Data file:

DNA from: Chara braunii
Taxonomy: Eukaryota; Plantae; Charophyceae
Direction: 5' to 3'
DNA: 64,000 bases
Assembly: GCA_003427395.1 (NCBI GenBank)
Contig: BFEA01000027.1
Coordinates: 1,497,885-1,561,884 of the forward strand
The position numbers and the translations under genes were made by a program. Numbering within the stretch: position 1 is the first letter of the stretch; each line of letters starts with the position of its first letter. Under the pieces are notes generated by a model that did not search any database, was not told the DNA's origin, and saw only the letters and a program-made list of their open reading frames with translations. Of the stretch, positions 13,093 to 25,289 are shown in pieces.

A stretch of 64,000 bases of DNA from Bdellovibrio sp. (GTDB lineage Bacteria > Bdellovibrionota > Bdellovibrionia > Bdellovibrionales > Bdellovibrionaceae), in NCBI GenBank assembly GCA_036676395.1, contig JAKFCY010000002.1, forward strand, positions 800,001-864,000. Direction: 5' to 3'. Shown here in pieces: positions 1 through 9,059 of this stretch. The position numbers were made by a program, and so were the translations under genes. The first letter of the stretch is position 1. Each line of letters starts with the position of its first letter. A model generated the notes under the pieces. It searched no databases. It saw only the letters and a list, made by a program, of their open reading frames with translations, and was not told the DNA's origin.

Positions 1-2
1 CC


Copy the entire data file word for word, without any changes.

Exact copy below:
DNA from: Chara braunii
Taxonomy: Eukaryota; Plantae; Charophyceae
Direction: 5' to 3'
DNA: 64,000 bases
Assembly: GCA_003427395.1 (NCBI GenBank)
Contig: BFEA01000027.1
Coordinates: 1,497,885-1,561,884 of the forward strand
The position numbers and the translations under genes were made by a program. Numbering within the stretch: position 1 is the first letter of the stretch; each line of letters starts with the position of its first letter. Under the pieces are notes generated by a model that did not search any database, was not told the DNA's origin, and saw only the letters and a program-made list of their open reading frames with translations. Of the stretch, positions 13,093 to 25,289 are shown in pieces.

A stretch of 64,000 bases of DNA from Bdellovibrio sp. (GTDB lineage Bacteria > Bdellovibrionota > Bdellovibrionia > Bdellovibrionales > Bdellovibrionaceae), in NCBI GenBank assembly GCA_036676395.1, contig JAKFCY010000002.1, forward strand, positions 800,001-864,000. Direction: 5' to 3'. Shown here in pieces: positions 1 through 9,059 of this stretch. The position numbers were made by a program, and so were the translations under genes. The first letter of the stretch is position 1. Each line of letters starts with the position of its first letter. A model generated the notes under the pieces. It searched no databases. It saw only the letters and a list, made by a program, of their open reading frames with translations, and was not told the DNA's origin.

Positions 1-2
1 CC